Cindy Kang Ansbach, Jacquelyn P. Maroney, Brenda Jean Oliver and Benjamin Joseph Schatz
June 25, 2009
U.S. Citizenship and Immigration Services (“CIS”)
- As of June 25, 2009, the H-1B Fiscal Year Cap for 2010 remains opened. To date, CIS has received approximately 44,400 H-1B petitions counting toward the H-1B FY cap, which is set at 65,000, and it continues to accept petitions subject to the general cap. CIS has also received approximately 20,000 petitions for the separate U.S. advanced degree cap, but it continues to accept petitions under this category. Note: Petitions for foreign nationals holding advanced degrees may still be filed under the regular H-1B cap for FY 2010, with the earliest start date being October 1, 2009. As background, the H-1B category is designed for foreign professional workers holding a university degree, and it authorizes the foreign professional to work in the United States in a “specialty occupation.” For many professional positions, the H-1B classification is the only visa category available. Exemptions to the H-1B cap include: H-1B amendment/extension petitions, H-1B transfer (change of employer) petitions, and H-1B petitions filed by higher educational institutions and related non-profit entities.
- On June 22, 2009, CIS announced that it will once again offer Premium Processing service for most Form I-140 Immigrant Worker petitions. Like all matters for which the Premium Processing service is available, CIS will guarantee a review of the I-140 petition within 15 calendar days for additional $1,000 government filing fee. For the past year, I-140 Premium Processing had only been available for immigrant petitions filed on behalf of a very narrow category of foreign nationals who were reaching or who had reached the six-year maximum time period in H-1B status. Demand for the newly-available service may prove to be low, however, given the relatively quick processing of I-140 petitions during the past few months, as well as employers’ current economic conditions.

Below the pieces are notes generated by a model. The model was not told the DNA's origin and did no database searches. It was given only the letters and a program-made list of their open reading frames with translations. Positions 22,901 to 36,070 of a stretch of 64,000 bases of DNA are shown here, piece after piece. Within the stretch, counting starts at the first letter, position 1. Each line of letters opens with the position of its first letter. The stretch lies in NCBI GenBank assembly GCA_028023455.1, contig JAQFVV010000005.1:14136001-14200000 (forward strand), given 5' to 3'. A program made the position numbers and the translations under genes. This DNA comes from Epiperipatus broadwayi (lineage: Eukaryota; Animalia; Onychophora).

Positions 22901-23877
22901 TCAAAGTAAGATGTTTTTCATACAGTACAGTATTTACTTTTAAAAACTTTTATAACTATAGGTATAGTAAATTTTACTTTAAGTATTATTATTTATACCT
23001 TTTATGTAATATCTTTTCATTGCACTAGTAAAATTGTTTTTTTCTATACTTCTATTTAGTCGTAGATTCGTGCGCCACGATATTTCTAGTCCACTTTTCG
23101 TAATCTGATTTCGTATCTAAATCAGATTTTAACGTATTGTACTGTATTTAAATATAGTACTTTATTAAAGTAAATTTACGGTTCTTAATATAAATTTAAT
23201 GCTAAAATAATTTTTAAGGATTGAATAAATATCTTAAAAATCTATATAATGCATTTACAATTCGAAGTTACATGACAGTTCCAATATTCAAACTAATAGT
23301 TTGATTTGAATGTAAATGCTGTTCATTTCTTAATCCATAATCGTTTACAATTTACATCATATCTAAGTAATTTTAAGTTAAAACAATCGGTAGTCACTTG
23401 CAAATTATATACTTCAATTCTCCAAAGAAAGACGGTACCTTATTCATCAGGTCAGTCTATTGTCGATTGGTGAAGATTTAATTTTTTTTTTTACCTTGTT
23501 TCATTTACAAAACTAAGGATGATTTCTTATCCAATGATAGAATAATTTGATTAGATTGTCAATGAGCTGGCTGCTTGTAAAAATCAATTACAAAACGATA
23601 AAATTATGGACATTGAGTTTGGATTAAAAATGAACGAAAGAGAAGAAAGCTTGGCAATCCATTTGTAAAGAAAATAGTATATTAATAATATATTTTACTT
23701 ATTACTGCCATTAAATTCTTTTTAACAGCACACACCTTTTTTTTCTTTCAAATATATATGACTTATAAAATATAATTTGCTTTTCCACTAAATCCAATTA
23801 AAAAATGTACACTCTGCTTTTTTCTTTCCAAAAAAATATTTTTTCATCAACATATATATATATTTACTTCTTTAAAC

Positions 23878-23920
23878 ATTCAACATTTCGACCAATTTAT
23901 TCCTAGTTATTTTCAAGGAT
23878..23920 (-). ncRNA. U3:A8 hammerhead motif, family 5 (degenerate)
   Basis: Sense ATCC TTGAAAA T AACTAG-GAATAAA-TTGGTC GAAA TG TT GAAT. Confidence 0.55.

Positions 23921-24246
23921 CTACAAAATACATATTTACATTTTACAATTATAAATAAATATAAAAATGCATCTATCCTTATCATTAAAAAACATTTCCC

- On June 3, 2009, CIS announced that the implementation of the final rule requiring federal contractors and subcontractors to begin using its E-Verify system has been delayed until September 8, 2009. Under the new applicability date, any solicitations that occur prior to September 8, 2009 would not contain the contract clauses that the rule would impose. As previously indicated, the rule mandates a modified version of the E-Verify/Basic Pilot program – requiring reverification of the workforce and creating vicarious liability for subcontractors – for most federal contractors and subcontractors.
- It is also expected that CIS will soon release an updated version of Form I-9, Employment Eligibility Verification. The new version will replace the current version, which is set to expire on June 30, 2009. Until then, employers should continue to use the current version. Employers must use Form I-9 to verify the identity and employment eligibility of all new employees (including U.S. citizens) at the time of hire.
U.S. Department of Homeland Security (“DHS”)